COVID-19 Connection: Pandemic provides an opportunity for fish and insects to bond

COVID-19 Connection: Pandemic provides an opportunity for fish and insects to bond
May 27, 2020 GLN Editor

There are cockroaches roaming the aquarium at the Belle Isle Conservancy.

But don’t worry, they’re supposed to be there.

Unlike the smaller, more common roaches you might find in a dirty or old building, these cockroaches are Madagascar hissing cockroaches, who have their own exhibit at the conservancy and were given a chance to say hello to some fish while the aquarium is closed due to the COVID-19 pandemic.

“The fish actually really, really liked it,” said Amanda Murray, aquarist with Belle Isle Conservancy.

Catch Great Lakes Now’s segment and visit three Great Lakes aquariums during lockdown:

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Great Lakes Now producer Danielle Dabney had a conversation with Belle Isle Conservancy Education Specialist Taylor Mock and Murray. The transcript has been slightly edited for clarity and length.

Great Lakes Now: Let’s talk about how the idea for the cockroach video came about.

Taylor Mock: The cockroach video came about organically. I think I had gone to the aquarium to do something else. I was just talking with Amanda about ideas that we could do. We had kind of thrown around creating some videos geared toward enrichment and what we could showcase with that. We were hitting some more roadblocks and then Amanda was like, ‘Oh, you know we can bring out the cockroaches and they could walk on the glass and stuff.’ We do that for enrichment sometimes. And I was like, “Oh, that kind of rings a bell because the Shedd Aquarium and the Georgia Aquarium as well had puppies and penguins that they were parading around the aquarium and letting them interact through the glass with the different animals.” And so we went that route. We’re trying to create some engaging content. And I think that kind of struck a chord there.

GLN: Amanda, this idea to have the cockroaches walk around the aquarium. When you think of puppies and penguins, those are cuddly animals. But what excites you about the cockroach?

Amanda Murray: Well, I get excited about my cockroaches because I really have a soft spot for insects and things that people may think are creepy and not cute. But I really think that once you get to know one of these cockroaches, they’re not as gross and scary as a lot of people think. I’ve had them and worked with them for many years, as personal pets and everything, and I thought that the fish would enjoy seeing them as well. So I had them walk on the glass and the fish actually really, really liked it.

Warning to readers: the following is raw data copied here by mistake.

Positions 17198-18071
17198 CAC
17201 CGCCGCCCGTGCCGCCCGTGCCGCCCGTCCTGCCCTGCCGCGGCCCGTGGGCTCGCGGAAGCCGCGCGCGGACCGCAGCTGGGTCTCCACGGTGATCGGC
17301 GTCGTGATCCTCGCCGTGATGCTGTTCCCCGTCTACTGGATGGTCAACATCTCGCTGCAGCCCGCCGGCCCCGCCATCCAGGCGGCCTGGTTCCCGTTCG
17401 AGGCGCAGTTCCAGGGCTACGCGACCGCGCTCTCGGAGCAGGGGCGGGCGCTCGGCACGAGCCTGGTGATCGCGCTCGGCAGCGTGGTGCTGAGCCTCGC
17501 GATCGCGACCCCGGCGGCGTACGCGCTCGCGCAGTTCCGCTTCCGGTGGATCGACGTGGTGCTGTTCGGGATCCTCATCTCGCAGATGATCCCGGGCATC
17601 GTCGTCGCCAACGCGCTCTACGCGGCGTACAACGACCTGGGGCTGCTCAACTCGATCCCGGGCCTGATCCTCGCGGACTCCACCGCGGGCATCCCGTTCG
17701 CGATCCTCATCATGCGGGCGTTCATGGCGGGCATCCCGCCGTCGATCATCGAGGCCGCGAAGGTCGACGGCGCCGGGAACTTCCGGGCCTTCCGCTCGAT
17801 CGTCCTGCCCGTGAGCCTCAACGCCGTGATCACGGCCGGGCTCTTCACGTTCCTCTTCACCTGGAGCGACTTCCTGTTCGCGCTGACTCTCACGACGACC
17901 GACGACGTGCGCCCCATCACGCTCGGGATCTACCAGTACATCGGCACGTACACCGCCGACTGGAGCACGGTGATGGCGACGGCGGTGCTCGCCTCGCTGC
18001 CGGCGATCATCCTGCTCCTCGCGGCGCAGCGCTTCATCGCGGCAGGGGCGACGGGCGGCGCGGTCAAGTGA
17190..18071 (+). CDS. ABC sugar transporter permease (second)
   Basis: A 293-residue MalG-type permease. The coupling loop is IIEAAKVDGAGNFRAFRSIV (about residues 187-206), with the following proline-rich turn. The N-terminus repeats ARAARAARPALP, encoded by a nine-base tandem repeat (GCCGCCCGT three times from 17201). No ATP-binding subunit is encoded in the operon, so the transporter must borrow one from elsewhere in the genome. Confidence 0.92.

Some of them actually hunt insects naturally and it gives them something kind of something to look at. Like stimulation because they’re used to seeing people in the gallery.

GLN: Are both of you finding that, especially during this time, you can more easily capture people’s attention or draw attention to these less familiar animals?

AM: I find that when people are at home wanting to experience the outside, that they are willing to maybe watch videos or show interest in learning about things maybe they wouldn’t typically learn about. So I think that the cockroaches may have drawn people in that way. But also they’re kind of an interesting animal that even if people are a little wary of them, they’re still fun to watch and draw people in that way.

TM: Talking about people being more susceptible to learning about maybe less common species, it definitely creates an opportunity to learn about them. We’re creating a lot of content right now and getting to showcase some of our cooler, smaller species. It’s definitely great for us.

GLN: As two people that work with animals, do you feel that our interaction with them has a positive impact on our mental health?

AM: I feel that human interaction with animals of almost any kind is very positive on anyone. It brightens your day. You know, seeing these animals, especially connecting with an animal maybe you’ve never even seen before and learning about it, it just brightens your day. It’s not just—everybody loves their cats and their dogs, but other animals can create a connection as well. And many of the animals in our care have, I know, inspired a lot of people coming through here. So I think animals are very important in a time like this to inspire people and to make them feel better about things.

TM: Yeah, I think that animals do correlate to a positive mental health outlook. Dogs and cats are wonderful, amazing creatures and obviously pet owners feel very connected to their pets. But getting to interact in person or via online with animals is also a really important connection. I think it really grounds us to the world that we live in. It contributes to a bigger cause and helps us feel connected to creatures that might be here in our own backyard, in the Great Lakes or halfway across the world in the Nile in Africa. And I think that amidst this global pandemic right now, having it be such a unified experience, having the world be connected online, I think it only really contributes more to the world connection that we feel. And I think that we can all find mental health in that solidarity.

Great Lakes Now producer Danielle Dabney did the reporting for this piece.

Catch up with more stories from Great Lakes Now:

Inside Entertainment: COVID-19 has Great Lakes aquariums and museums offering online activities

Sewage Check: Great Lakes researchers look to wastewater for data on COVID-19

Huge Interest: Aquatarium finds its feet during COVID-19 with virtual engagement

Day in the Life: How are Shedd Aquarium’s animals coping in the absence of visitors?

Featured image: A Madagascar hissing cockroach wanders the Belle Isle Conservancy. (Great Lakes Now Episode 1014)


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